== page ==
Following a judge’s order, Turkish cartoonist Musa Kart is out of prison after nine months along with six colleagues from Cumhuriyet newspaper. Four more are still detained, however, and all of the defendants still face charges that could result in prison sentences. Cumhuriyet is the only major independent newspaper remaining in Turkey, and the case is seen as virtually the last stand for free press in that country.
A total of 17 Cumhuriyet staff members–including three previously released from detention on medical grounds–are charged with “aiding and abetting” terrorist organizations, an accusation that President Recep Tayyip Erdoğan has leveled against independent journalists with abandon. About 150 journalists are currently jailed in Turkey, and 173 media outlets have been shut down or taken over by the government in the year since a failed military coup. Erdoğan has cited national security concerns as cover for a purge of media, universities and the military and judiciary, ousting people claimed to be supporters of exiled cleric Fethullah Gülen.
Following a week of testimony from Cumhuriyet defendants including Kart, an Istanbul judge ordered the seven released on probation until the trial is concluded. Still in custody due to “the gravity of the charges they face” are the chairman of Cumhuriyet‘s executive committee Akin Atalay, its chief editor Murat Sabuncu, and reporters Kadri Gursel and Ahmet Sik. Kart could face up to 29 years in prison if convicted on the charges against him, while other defendants could get up to 43.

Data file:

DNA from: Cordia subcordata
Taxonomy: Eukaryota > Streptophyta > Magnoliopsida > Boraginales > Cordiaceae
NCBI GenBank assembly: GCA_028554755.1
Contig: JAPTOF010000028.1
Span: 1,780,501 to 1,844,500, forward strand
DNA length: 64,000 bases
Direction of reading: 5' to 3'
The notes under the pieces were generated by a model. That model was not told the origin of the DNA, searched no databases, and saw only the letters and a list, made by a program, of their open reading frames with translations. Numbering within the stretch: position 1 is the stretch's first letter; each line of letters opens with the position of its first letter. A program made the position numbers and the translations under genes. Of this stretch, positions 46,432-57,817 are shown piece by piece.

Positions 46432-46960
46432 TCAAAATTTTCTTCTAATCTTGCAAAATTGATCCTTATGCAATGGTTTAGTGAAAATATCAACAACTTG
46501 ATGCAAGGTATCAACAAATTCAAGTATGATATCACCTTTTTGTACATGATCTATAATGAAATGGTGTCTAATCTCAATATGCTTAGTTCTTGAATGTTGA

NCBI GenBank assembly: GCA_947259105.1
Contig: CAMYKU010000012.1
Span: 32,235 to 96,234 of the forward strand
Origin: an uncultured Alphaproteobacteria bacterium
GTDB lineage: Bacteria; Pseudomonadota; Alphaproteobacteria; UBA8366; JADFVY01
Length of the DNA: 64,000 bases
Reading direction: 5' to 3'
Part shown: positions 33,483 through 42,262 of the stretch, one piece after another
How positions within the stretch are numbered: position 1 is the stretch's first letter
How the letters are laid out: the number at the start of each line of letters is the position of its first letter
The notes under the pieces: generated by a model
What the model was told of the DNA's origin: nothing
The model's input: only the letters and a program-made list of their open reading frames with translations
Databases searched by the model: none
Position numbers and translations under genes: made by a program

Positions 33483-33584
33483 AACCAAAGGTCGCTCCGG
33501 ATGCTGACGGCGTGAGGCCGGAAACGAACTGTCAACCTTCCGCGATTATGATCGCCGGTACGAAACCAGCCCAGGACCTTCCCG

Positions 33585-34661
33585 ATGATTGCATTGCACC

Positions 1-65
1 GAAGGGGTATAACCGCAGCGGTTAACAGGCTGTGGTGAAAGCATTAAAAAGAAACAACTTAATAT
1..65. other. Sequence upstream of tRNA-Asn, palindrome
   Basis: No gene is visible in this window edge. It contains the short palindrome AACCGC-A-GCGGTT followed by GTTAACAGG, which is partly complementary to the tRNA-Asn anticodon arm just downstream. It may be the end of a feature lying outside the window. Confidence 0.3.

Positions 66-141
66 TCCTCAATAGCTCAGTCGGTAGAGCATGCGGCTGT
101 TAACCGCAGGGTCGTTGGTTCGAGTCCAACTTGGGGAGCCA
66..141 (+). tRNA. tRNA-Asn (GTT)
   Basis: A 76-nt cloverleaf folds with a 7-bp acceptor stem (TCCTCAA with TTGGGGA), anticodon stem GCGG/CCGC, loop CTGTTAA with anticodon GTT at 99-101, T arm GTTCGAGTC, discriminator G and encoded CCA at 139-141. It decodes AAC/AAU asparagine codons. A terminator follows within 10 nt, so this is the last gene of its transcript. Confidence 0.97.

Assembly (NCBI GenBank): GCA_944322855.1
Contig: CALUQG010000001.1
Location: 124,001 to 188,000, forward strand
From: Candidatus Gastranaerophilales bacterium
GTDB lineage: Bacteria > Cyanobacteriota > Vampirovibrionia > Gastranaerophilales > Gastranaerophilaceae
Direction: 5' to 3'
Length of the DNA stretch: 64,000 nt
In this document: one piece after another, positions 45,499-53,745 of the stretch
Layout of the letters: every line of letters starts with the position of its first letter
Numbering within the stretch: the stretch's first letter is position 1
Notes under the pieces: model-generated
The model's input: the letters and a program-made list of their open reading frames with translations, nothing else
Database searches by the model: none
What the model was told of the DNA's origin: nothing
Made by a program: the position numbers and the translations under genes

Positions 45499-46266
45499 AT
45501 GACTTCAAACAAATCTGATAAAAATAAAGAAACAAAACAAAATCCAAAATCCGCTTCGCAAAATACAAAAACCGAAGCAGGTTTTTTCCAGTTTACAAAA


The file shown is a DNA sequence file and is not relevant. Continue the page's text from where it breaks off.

Kart and the other freed prisoners emerged from jail early on Saturday morning to cheers from supporters. The cartoonist said that “during this period in jail we have felt no hatred, no rancour, we could not live with such thoughts.” But he added that their elation at being released was tempered by the fact that four more colleagues are still detained. “The image of journalists in jail is not flattering for our country and I hope our four friends will come out as soon as possible,” he said.
Kart has long been a critic of Erdoğan, winning the 2005 Courage in Editorial Cartooning Award from Cartoonists Rights Network International after he successfully fought a lawsuit over a cartoon depicting the then-Prime Minister as “a kitten entangled in a ball of yarn.” In 2014 he was again acquitted after Erdoğan sued over another cartoon that criticized his apparent role in a graft scandal.
Contributing Editor Maren Williams is a reference librarian who enjoys free speech and rescue dogs.